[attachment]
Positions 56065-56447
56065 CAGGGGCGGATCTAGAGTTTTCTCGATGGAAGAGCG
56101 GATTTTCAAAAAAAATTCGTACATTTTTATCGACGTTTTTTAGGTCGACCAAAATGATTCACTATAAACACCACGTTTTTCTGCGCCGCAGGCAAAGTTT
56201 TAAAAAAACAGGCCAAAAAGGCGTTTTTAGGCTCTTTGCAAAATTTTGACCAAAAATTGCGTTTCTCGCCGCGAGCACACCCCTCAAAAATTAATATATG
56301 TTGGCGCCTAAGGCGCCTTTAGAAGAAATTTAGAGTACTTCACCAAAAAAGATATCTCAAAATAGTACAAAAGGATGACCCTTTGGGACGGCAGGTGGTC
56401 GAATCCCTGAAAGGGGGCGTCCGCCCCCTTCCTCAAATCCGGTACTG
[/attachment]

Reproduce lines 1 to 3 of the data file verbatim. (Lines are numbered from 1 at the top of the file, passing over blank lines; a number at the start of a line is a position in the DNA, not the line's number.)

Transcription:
Positions 56065-56447
56065 CAGGGGCGGATCTAGAGTTTTCTCGATGGAAGAGCG
56101 GATTTTCAAAAAAAATTCGTACATTTTTATCGACGTTTTTTAGGTCGACCAAAATGATTCACTATAAACACCACGTTTTTCTGCGCCGCAGGCAAAGTTT